This is the biology of leadership. Nothing happens in nature by chance. Complex systems in our body incentivise behavior that is in our best interests. Who we admire, love and trust create a chemical change in our body that compels us to follow. If you aspire to be a leader, do you know how to produce the hormonal change that creates leadership?

Happiness, pride, joy, and fulfillment are all chemically produced feelings. The chemicals predominately responsible for our pleasure are: endorphins, dopamine, serotonin, and oxytocin.

Endorphins are most commonly associated with runners high. It’s the determination hormone, increasing our drive for greater achievement. It allows us to experience pleasure when actually we are in physical pain. It’s the reason why intense exercise doesn’t hurt at the time but pain can set in moments after we complete the session.

Dopamine is the achievement hormone; it makes sure we get to the goal. Dopamine narrows our focus and responds strongly to visual cues. Each time we see the goal we get a hit of dopamine. As we get closer to the goal the dose increases until we are rewarded with a mega dose on its achievement. That is why company visions must be something we can see and goals must be written down. Without a visual cue there is no dopamine and no narrowing of focus.

Dopamine comes with a warning — its highly addictive. Dopamine can be released with the achievement of business goals, alcohol, gambling or checking the alerts on your mobile phone. As you tick off each email and notification you get another dose of dopamine. Like any addict chasing the next hit, an executive can make illogical choices on what they will sacrifice (e.g. family relationships, physical health) for success.

Endorphins and dopamine feel great. But they are selfish hormones; you don’t need anyone else to experience them. Push yourself to the limit and you will experience both at the same time. These hormones drive achievement but they don’t build leadership. They build an ultra competitive environment where everyone is in it for themselves. There is no fulfillment, love or trust.

Serotonin is the leadership hormone. The first step to creating the release of serotonin is creating a team environment where you feel safe, unified and supported. The trust that forms when team members come together allows them to take risks and do their best work.

Serotonin isn’t something that you can experience on your own. It creates feelings of pride, status and confidence. It is the reason that recognition and reward is so integral in creating a high performing team.

Its serotonin that creates that surge of pride that you experience when you receive an award. The people in the crowd that have supported you also experience the same feelings of pride at the same time. This is what serotonin is trying to do — create the bond between team member and leader, child and parent, player and coach. The great teams want to do it for the coach, to make them feel proud. The lesser teams are chasing dopamine and are focused on the championship ring or monetary reward.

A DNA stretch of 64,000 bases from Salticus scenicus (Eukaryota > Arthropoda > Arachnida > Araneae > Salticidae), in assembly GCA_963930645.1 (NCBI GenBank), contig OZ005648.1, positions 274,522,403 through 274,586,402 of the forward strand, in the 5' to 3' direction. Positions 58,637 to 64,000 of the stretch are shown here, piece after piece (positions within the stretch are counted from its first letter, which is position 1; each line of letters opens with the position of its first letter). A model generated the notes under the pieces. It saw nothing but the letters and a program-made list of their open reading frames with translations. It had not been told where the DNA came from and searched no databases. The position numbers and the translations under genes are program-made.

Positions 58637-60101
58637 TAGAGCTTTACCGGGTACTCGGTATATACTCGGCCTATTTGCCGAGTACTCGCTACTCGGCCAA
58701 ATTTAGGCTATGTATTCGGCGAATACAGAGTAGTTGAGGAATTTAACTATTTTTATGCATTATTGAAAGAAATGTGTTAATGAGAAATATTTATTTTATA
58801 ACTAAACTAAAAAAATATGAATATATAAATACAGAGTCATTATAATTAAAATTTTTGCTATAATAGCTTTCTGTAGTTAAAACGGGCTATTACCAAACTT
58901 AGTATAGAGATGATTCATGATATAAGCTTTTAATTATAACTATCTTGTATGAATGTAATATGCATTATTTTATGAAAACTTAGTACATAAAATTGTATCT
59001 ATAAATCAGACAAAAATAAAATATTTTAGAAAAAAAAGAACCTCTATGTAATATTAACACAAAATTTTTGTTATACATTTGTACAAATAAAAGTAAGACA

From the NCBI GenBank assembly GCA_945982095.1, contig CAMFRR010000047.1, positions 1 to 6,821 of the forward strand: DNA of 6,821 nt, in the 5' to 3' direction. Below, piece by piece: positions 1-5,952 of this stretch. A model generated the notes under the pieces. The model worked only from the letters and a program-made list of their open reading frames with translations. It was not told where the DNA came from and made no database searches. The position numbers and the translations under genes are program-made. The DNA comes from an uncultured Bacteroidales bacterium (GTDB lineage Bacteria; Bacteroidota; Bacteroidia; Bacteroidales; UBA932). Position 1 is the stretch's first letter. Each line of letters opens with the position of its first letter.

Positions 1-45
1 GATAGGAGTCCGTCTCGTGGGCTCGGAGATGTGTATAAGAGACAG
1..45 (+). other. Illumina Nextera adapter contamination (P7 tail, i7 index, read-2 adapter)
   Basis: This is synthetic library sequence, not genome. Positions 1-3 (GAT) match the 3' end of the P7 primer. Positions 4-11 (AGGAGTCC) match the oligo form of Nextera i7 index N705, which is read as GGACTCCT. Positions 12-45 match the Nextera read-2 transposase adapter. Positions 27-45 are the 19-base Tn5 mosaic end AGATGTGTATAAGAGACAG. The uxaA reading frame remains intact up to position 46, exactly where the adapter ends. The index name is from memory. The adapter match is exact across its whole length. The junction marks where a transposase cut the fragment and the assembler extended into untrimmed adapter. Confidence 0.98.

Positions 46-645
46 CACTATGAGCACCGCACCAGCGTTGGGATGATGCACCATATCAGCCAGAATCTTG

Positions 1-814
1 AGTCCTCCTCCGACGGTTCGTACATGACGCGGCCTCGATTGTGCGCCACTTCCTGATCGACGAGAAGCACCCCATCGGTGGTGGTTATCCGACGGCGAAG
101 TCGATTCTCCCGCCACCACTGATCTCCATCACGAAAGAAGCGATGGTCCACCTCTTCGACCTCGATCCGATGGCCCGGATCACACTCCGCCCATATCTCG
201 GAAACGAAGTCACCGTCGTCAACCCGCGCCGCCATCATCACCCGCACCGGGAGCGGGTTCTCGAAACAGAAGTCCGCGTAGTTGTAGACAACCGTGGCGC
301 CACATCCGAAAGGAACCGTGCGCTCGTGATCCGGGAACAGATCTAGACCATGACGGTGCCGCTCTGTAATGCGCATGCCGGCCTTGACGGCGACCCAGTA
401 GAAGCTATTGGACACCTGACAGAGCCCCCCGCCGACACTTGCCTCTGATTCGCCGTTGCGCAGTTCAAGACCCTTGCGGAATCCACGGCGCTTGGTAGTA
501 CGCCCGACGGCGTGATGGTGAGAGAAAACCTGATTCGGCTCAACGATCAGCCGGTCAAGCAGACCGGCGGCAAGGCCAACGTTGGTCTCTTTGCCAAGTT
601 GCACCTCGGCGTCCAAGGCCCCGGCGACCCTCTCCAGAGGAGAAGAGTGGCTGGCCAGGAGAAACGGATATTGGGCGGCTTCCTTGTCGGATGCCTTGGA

Oxytocin is the best chemical of all. It creates the feeling of love, trust, and friendship — everything that makes us feel warm and fuzzy inside. It’s the reason why your mum likes having you home even when you are doing nothing. Its why we choose to sit next to someone, we want to be close to them, we feel safe. That intense feeling of safety that someone has your back.

A leader develops this by moments of generosity — giving of their time and expecting nothing in return. You can’t buy it; a pay rise won’t work. We put a premium on people who give their time and energy, as time is something that we never get back. An executive who sits down and says ‘how can I help you’ is a leader.

That is why the cost of leadership is self-interest. If you aren’t willing to forget your perks and give your time and energy when it matters most you probably shouldn’t be promoted. You might have power but you wont be a leader. You don’t get to do less work when you get promoted; you have to do more work. The work that you have to do is put yourself at risk to look after others.

This is the action that determines the success of a leader. Repetitively making the effort to make another feel safe and supported is what creates the strong bond that allows the release of oxytocin. It isn’t as simple as chasing endorphins by going for a run; it takes time, just like dating. How long it takes — I am not sure. It will be different for everyone, but when oxytocin is in our blood it inhibits addiction, boosts our immunity and helps with creativity and problem solving.

The difficult part about leadership is that you don’t have enough time or energy to give it to everyone. You just can’t. In an effective leadership structure your job is to make everyone you know by name feel safe, empowered and supported. This must flow down through the organisational chart. Every level looking after the one below, until it reaches the most important exchange: with your customer.

The whole organisation must believe that leadership is not a rank it’s a choice. If you decide to look after the person to the left and right of you — you have become a leader. Your ability to make others feel safe is what will make you great.